independent

Friday 15 December 2017

Farewell (for now) host Vincent Browne: You made debate TV real

By david looby

Journalist Vincent Browne and Taoiseach Leo Varadkar on his TV3 debate show.
Journalist Vincent Browne and Taoiseach Leo Varadkar on his TV3 debate show.

LAST WEEK marked the end of an era in Irish broadcasting when politicians' torturer, journalist Vincent Browne left the hot seat of his TV3 late night debate show.

A journalist to be reckoned with, the previous night on Tonight with Vincent Browne he tackled Taoiseach Leo Varadkar on his definition of class, when the Fine Gael man described people on the minimum wage as being middle class.

Over the years countless hardened politicians have been skewered and reduced to mumbling wrecks by the trained barrister, who delighted to provoking his guests, or should that be victims.

From the beginning Browne's hosting skills raised eyebrows. The camera zooming in to his face was, at times, more terrifying than horror movie terror climactic scenes on horror films showing at the same time. This was meaty stuff and viewers couldn't get enough.

Browne came into his own as the recession gripped the country and through his persistent lines of questioning and doggedness, the beleaguered people of Ireland felt they, through their licence fee, were getting their pound of flesh. True, RTE Investigates and Prime Time also do an admirable job, but nobody could match Browne for journalistic brimstone and fire. At times, he was relentless, never suffering fools gladly, in fact slaughtering them from several angles.

He would wrap up before ads by turning away from the camera, mid-thought. This was not always polished TV, but it was strangely addictive. He had a darkness about him, but also a good sense of humour and he was never afraid to ask the questions other journalists were afraid to.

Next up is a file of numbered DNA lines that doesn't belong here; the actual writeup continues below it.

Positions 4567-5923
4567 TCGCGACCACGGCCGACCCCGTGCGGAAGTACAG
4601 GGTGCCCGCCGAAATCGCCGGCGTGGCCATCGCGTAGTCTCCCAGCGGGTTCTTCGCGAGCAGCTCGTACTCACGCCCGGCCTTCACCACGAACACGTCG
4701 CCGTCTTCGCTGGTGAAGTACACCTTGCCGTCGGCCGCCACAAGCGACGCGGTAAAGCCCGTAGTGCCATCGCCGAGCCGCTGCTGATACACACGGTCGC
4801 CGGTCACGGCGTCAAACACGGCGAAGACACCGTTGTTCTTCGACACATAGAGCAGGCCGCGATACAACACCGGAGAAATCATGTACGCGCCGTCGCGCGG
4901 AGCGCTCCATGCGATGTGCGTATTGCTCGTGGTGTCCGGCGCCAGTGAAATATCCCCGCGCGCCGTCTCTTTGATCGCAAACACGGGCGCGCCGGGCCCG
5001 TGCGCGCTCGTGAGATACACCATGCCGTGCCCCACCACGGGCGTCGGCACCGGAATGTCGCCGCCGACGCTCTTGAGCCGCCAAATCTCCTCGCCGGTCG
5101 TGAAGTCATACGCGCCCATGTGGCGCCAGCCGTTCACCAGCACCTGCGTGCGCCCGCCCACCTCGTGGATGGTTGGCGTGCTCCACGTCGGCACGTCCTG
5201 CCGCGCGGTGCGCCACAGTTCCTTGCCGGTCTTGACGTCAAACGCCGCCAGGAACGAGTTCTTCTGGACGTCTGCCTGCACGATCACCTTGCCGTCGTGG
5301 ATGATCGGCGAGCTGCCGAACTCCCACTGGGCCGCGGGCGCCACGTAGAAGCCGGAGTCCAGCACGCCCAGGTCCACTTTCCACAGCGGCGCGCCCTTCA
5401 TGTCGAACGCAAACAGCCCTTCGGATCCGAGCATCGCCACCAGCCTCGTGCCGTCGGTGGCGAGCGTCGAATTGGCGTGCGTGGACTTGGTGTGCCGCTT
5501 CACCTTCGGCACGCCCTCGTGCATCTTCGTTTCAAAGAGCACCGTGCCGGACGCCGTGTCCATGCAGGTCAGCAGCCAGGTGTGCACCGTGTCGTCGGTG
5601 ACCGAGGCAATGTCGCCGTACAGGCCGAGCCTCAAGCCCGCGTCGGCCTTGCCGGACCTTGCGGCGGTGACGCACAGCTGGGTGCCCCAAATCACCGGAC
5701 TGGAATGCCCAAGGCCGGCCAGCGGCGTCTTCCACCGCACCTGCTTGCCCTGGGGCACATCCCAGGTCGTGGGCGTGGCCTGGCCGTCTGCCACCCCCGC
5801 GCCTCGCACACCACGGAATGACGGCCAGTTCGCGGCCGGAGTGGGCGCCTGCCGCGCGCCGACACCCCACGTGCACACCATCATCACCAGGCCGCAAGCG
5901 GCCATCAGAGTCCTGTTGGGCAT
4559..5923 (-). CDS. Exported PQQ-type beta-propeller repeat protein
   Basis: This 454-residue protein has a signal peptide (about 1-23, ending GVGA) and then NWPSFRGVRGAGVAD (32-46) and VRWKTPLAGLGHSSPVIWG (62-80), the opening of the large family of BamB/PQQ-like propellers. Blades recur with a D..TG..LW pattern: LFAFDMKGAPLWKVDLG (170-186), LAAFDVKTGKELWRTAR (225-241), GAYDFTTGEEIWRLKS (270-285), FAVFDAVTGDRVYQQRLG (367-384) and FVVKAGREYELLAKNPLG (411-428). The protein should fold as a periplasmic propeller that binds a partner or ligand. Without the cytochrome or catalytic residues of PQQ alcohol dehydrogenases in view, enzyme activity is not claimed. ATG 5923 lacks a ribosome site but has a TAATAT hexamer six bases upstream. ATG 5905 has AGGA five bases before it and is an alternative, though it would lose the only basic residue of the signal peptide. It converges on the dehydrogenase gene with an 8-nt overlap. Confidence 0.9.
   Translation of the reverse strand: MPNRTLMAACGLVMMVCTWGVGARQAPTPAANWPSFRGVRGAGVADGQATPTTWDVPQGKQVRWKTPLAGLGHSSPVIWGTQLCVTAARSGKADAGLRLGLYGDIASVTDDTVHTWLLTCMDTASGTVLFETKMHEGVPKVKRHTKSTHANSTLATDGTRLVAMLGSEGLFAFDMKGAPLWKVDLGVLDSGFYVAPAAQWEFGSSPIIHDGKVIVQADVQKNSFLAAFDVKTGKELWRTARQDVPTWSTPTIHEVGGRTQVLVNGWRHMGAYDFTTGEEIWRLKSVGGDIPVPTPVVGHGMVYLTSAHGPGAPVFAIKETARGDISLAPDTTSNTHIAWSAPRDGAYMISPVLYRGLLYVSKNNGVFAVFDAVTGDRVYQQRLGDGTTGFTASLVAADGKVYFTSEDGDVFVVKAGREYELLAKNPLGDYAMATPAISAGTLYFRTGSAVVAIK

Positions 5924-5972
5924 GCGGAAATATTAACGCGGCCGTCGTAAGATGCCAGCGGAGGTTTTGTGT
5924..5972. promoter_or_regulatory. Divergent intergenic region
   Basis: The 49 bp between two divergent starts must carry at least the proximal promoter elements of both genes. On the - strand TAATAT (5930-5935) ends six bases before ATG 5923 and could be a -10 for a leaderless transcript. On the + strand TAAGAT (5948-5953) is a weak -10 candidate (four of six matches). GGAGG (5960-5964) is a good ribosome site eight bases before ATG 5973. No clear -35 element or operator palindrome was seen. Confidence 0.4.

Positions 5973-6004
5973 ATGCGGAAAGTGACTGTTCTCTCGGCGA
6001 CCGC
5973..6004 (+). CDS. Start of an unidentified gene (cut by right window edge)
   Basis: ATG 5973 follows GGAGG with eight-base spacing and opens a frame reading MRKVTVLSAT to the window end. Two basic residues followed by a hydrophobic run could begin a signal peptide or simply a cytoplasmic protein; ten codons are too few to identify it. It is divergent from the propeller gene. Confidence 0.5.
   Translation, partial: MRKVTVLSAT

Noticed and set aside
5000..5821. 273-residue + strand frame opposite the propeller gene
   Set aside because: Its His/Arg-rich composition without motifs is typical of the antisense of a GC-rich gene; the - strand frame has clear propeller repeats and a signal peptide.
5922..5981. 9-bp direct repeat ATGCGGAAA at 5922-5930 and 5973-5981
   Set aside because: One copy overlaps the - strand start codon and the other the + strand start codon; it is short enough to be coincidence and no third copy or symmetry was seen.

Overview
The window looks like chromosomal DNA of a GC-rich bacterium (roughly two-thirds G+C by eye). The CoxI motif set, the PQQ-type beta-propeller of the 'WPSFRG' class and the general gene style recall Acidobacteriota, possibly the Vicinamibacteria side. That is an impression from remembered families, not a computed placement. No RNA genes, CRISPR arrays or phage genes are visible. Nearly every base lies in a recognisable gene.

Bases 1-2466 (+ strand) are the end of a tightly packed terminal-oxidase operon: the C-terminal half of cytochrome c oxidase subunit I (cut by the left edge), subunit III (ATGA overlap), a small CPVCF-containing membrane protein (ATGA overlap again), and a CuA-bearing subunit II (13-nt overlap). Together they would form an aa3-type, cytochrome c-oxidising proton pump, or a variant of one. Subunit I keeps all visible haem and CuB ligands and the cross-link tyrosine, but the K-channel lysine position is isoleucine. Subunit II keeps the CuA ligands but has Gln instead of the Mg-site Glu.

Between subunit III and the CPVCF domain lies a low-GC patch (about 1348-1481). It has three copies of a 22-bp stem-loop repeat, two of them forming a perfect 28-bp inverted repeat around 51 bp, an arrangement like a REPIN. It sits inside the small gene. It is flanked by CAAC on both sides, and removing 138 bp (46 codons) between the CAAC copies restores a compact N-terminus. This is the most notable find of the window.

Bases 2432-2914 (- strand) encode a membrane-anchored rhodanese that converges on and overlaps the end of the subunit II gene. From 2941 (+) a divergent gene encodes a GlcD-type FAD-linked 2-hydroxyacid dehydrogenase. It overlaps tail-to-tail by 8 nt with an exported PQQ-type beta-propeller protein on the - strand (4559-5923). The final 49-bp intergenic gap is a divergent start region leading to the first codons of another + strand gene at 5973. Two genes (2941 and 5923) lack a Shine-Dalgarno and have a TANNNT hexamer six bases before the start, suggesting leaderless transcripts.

In his interview with Mr Varadkar, he rightly tackled him on his assertion that the Government would begin offering more supports for the hard working middle class, who he described as anyone earning the minimum wage (€9.55 an hour or around €1,600 a month), and up.

Being of Indian heritage, Mr Varadkar is no doubt well versed in class systems, where, in India, people are born into 'castes' - many forced to remain in roles of effective servitude for the rest of their lives. He claimed 70 per cent of Irish people, including those on the minimum wage, are middle-class. In turning the notion of middle class as professional class on its head, the Taoiseach has set the cat among the pigeons. Browne looked nonplussed. The nation, (well those able to stay up that late to watch the programme), scratched their heads, and held their breath.

To me the class system is nothing more than a label. It is not a term I ever recall using, even if I was always conscious of a social strata. Having recently been in America where the mighty dollar rules all, I had my country blinkers lifted somewhat to see poverty first hand. Walking city streets you see homelessness and are aware of how much a sink or swim, dog eat dog world it can be in a country of hundreds of millions,

Mr Varadkar seemed to be hinting at the need to help hard working people struggling with astronomical childcare costs and mortgages, in a meaningful way. Describing the two million people who work in Ireland today as citizens who contribute a lot to society but don't get much back, he said this class of person deserve more representation and talked about creating a 'Republic of Opportunities'. Of course this could all be political mumbo jumbo, but for me the sooner the notion of class disappears and all people can access justice, health and education without barriers, the better.

Wexford People

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